The Gini of the spread of education in the total population aged 15 years and older is given annually for the period 1850-2010 (the time period varies by country)


Bas van Leeuwen, Jieli van Leeuwen-Li, and Peter Foldvari

Production date



Educational inequality by country - The Gini (=a measure of inequality) of education in the total population of 15 years and older


human capital, education, world, inequality

Time period


Geographical coverage

Entire World

Methodologies used for data collection and processing

Bibliographical research, research of published and Online Databases, and cross-analysis of various datasets

Period of collection

October/2010 and February/2013

Data collectors

Bas van Leeuwen and Jieli van Leeuwen-Li

i. Central statistical agencies ii. Historical reconstructions iii. Estimates iv. Conjectures Virtually all benchmark data after 1960 (i.e. 1960, 1970, 1980, 1990, 2000, and 2010) are derived indirectly from Central Statistical Agencies and therefore probably better classify as historical reconstructions. The remaining data are estimates

General references

The main sources, with the exception of some country-specific studies, are:

* Mitchell, B.R. (2007), International Historical Statistics: Africa, Asia & Oceania, 1750-2005, Basingstroke [etc.]: Palgrave Macmillan (5th edition).

* Mitchell, B.R. (2007), International Historical Statistics: The Americas, 1750-2005, Basingstroke [etc.]: Palgrave Macmillan (5th edition).

* Mitchell, B.R. (2007), International Historical Statistics: Europe, 1750-2005, Basingstroke [etc.]: Palgrave Macmillan (5th edition).

* US Department of Commerce, US Census Bureau, International database, downloaded from: http://www.census.gov/population/international/data/idb/informationGateway.php

* Unesco, Statistical yearbook, Paris: Unesco, 1964-1999, 1963-1999

* Blue books of the British colonies (various issues)

Some of the data are also taken from papers:

* Péter Földvári and Bas van Leeuwen, 'Educational inequality in Europe, 1870-2000 ,' 20 August 2010.

* Leeuwen, Bas van, Jieli van Leeuwen-Li, and Péter Földvári, 'Regional human capital in Republican and New China: Its spread, quality and effects on economic growth,' 26 July 2011.

* Leeuwen, Bas van, Jieli van Leeuwen-Li, and Péter Földvári, 'Was education a driver of economic development in Africa? Inequality and income in the twentieth century,' 23 April 2012.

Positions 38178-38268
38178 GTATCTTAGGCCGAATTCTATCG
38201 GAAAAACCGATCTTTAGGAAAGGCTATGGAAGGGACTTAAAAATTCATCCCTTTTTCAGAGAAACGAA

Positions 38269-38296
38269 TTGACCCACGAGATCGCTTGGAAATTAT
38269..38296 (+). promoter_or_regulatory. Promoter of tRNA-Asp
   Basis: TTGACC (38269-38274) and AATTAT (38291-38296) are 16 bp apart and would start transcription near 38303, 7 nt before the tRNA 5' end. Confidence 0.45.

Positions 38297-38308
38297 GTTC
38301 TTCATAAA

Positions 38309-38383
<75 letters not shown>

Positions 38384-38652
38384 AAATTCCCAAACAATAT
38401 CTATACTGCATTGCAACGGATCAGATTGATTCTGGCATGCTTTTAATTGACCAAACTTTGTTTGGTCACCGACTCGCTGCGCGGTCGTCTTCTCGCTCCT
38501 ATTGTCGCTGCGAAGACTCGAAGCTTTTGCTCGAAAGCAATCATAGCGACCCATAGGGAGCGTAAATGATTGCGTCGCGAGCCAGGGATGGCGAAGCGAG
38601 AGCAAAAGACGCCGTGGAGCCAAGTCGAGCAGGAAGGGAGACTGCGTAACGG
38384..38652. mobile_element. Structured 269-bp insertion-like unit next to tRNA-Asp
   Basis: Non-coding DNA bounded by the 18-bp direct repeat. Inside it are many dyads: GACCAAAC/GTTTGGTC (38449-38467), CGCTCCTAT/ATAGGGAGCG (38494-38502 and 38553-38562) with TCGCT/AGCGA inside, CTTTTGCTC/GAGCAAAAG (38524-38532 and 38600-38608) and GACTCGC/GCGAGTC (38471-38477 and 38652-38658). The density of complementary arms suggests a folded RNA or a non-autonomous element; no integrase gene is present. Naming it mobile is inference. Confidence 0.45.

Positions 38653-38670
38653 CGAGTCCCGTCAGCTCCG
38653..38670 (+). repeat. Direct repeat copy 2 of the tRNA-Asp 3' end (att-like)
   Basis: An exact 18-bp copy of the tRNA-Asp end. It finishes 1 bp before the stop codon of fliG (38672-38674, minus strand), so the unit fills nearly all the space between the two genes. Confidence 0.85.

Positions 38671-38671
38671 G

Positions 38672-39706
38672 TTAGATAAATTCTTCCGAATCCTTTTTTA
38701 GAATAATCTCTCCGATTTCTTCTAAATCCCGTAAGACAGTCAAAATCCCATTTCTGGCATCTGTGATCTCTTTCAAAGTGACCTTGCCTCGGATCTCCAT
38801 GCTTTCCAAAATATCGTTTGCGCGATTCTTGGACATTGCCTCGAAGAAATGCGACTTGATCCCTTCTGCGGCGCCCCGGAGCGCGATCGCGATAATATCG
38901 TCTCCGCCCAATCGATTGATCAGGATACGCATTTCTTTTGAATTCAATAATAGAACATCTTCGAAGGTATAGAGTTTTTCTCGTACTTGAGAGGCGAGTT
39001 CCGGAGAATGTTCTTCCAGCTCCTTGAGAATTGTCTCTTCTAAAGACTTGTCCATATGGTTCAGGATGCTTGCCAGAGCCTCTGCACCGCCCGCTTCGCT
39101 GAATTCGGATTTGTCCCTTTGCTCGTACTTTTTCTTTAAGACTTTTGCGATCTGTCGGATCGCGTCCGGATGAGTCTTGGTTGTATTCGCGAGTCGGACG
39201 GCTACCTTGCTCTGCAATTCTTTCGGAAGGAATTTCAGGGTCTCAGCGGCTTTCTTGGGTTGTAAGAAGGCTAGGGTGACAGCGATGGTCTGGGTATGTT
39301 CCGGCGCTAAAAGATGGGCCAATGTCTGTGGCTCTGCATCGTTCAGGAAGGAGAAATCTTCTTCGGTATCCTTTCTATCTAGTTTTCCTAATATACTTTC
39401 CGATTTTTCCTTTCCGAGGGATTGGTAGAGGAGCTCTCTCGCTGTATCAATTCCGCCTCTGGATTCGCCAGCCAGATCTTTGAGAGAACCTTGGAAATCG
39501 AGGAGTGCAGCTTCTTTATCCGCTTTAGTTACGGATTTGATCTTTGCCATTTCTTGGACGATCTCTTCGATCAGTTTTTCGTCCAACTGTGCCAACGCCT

* Didenko, Dmitry, Peter Foldvari, and Bas van Leeuwen, `A dataset on human capital in the former Soviet Union area: Sources, methods, and first results,' CGEH Working Paper No. 35, Aug. 2012.


Anguilla[No Data]

Antigua and Barbuda1500 (5)-2013 (21)

Aruba[No Data]

Bahamas1500 (5)-2013 (23)

Barbados1500 (5)-2016 (28)

Bonaire, Sint Eustatius and Saba[No Data]

British Virgin Islands[No Data]

Cayman Islands[No Data]

Cuba1500 (8)-2016 (35)

Curaçao[No Data]

Dominica1500 (5)-2016 (21)

Dominican Republic1500 (6)-2018 (38)

Grenada1500 (5)-2013 (21)

Guadeloupe[No Data]

Haiti1500 (6)-2018 (36)

Jamaica1500 (6)-2018 (35)

Martinique[No Data]

Montserrat[No Data]

In 2010, the Netherlands Organisation for Scientific Research (NWO) awarded a subsidy to the Clio Infra project, of which Jan Luiten van Zanden was the main applicant and which is hosted by the International Institute of Social History (IISH). Clio Infra has set up a number of interconnected databases containing worldwide data on social, economic, and institutional indicators for the past five centuries, with special attention to the past 200 years. These indicators allow research into long-term development of worldwide economic growth and inequality.

Global inequality is one of the key problems of the contemporary world. Some countries have (recently) become wealthy, other countries have remained poor. New theoretical developments in economics - such as new institutional economics, new economic geography, and new growth theory - and the rise of global economic and social history require such processes to be studied on a worldwide scale. Clio Infra provides datasets for the most important indicators. Economic and social historians from around the world have been working together in thematic collaboratories, in order to collect and share their knowledge concerning the relevant indicators of economic performance and its causes. The collected data have been standardized, harmonized, and stored for future use. New indicators to study inequality have been developed. The datasets are accessible through the Clio Infra portal which also offers possibilities for visualization of the data. Clio Infra offers the opportunity to greatly enhance our understanding of the origins, causes and character of the process of global inequality.